The term “usability lab” can also be extended to mean the entire usability test itself. If someone is talking about holding a lab or investing in a lab, they mean the whole test.

Lab tests often give you invaluable clues as to why a site or page isn’t getting the desired results. Labs can be a valuable prequel to testing because you get ideas of what to test from the lab. Labs are qualitative, not quantitative, because you probably won’t ever have more than a handful of people in each lab session.

Consider testing new pages or new designs suggested by lab outcomes to make sure findings hold true for the greater population.

Usability Testing

An important form of qualitative testing to determine if and why typical visitors may have problems actually using your site. In its most basic form, you may do

the “Mom” test (asking your mom to perform a task on your site) to see where confusion and barriers exist that you never noticed because you’re too close to the project. Many sites run usability labs when working on major redesigns (or launches) involving significant navigational and/or functionality changes.

Usability testing is not a replacement for other types of testing, but rather an earlier step in the design and redesign process. Among other things, you won’t gain quantitative evidence around which offer or specific headline copy would lead to the best conversions.

Value Per Lead

How much is each lead (sales lead or email opt-in) generated by the conversion worth to you? Marketers who live and die by the value of their leads often tie their campaign results right into their CRM system, following a lead’s quality over the length of a sales cycle. They also will include lead qualification activities, such as telemarketing and email autoresponders, in the marketing activities focused on leads post-generation.

However, I’ve found that marketers who don’t come from such strict measurement and accountability backgrounds often have no idea what their value per lead is. Do you know what percent of your email opt- ins then convert to being paying customers? And (as such) what the value of their account is? What about for sweeps entrants? Or ecoupon downloaders?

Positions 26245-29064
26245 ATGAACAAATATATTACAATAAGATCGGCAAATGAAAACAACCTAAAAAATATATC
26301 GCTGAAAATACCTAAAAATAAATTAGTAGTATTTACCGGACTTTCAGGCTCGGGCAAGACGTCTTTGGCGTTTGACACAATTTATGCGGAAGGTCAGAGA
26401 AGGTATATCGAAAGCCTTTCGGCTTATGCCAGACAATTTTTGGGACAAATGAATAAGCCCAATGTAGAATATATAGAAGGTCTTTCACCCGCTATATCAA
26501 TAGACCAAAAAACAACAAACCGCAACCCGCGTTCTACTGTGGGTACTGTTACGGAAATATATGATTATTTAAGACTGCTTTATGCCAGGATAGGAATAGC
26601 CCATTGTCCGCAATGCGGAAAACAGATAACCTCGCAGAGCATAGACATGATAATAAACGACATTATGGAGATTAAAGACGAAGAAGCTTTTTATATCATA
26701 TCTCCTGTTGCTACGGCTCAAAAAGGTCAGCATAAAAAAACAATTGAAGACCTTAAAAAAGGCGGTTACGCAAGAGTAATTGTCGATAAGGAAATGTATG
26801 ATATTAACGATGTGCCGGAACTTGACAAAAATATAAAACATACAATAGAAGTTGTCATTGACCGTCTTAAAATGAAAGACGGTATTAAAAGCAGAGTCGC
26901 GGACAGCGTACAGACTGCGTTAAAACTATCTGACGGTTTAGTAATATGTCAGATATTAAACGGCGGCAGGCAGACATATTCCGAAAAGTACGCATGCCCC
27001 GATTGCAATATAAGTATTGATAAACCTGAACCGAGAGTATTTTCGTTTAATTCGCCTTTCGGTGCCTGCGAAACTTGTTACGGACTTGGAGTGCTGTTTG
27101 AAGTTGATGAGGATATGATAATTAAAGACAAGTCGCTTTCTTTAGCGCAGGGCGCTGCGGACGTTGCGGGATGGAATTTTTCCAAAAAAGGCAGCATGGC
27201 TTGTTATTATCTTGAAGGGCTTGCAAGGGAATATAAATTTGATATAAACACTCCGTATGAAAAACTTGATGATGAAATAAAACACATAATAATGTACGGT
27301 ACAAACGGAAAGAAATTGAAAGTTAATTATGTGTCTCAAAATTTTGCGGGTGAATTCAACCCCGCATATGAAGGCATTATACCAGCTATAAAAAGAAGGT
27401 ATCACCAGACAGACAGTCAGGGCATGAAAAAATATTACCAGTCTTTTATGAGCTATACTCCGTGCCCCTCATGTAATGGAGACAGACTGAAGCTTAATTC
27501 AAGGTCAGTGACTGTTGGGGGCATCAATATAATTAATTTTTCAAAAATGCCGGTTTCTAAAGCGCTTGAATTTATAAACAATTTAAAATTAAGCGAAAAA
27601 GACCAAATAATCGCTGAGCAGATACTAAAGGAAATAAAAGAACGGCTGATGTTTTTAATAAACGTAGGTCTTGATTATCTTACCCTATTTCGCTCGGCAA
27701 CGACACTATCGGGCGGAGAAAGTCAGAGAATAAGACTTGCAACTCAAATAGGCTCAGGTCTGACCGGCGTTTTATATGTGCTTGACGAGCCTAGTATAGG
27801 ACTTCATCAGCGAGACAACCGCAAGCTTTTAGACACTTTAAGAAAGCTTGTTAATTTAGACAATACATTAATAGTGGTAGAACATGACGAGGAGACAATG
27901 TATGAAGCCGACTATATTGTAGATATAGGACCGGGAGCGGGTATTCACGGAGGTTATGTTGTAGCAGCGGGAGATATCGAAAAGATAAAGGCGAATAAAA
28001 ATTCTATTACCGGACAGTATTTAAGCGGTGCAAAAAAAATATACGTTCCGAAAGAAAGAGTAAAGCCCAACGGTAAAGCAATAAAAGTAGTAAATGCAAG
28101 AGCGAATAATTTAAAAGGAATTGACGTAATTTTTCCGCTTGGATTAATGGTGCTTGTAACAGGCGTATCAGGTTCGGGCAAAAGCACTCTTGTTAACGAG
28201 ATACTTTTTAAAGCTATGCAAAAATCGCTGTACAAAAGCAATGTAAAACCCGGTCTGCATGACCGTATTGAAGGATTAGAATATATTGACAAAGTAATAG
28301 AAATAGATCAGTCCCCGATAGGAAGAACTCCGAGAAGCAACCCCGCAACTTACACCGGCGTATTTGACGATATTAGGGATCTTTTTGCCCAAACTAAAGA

Using the simplest math (not including brand advertising, multiple touches, etc.) take your entire budget, divide it by the number of leads generated, and that is your cost per lead. Now, can you say the value you got was higher or not? If you can’t brag about value, it’s hard to pitch the next budget, test, or campaign to management.

Value Per Sale

The math behind profitability. How much money does each sale make after costs? Every marketer defines “costs” differently. Some include just the cost of the marketing campaign, others include the cost of goods, and still others dig down to the true bottom line including service, sales and management costs. To succeed in office politics and get marketing taken as seriously as possible, talk to the CFO as well as the CEO/President about what they would like to see accounted for in costs.

In addition, you may negotiate what is seen as the value from a sale. How is lifetime value accounted for including potential cross-sales, resales, and upsales? Are testimonials and word of mouth included? The latter rarely are, although they can make a huge difference in corporate profitability.

Value Proposition

This is the specific benefit (or group of benefits) that

a visitor will get if he or she converts on a page.

Marketers sometimes confuse benefits with features

– it’s easy for you to talk about features because that’s a list of facts about your product or service. It’s a bit harder to talk about benefits because benefits are in the eye of the beholder. Market research activities such as focus groups, surveys, persona research, and customer interviews can help you figure out true benefits.

Next, there’s a leap between knowing what your benefits and features are and actually expressing that in a concise, compelling way on your page. Acres of copywriting time and committee meetings have been dedicated to noodling around with value proposition wording. In the end, the best way to pick the right phrasing is often a test. Run an A/B test of your best ideas and see which one has more conversion power.

Although the branding people would rather have one set-in-stone value proposition for your product or service, tests often show that you need to be more elastic (within reason). Different customer and

prospect segments will respond best to different value propositions. And, what people respond best to may evolve over time (especially if you’re in a cutting edge arena).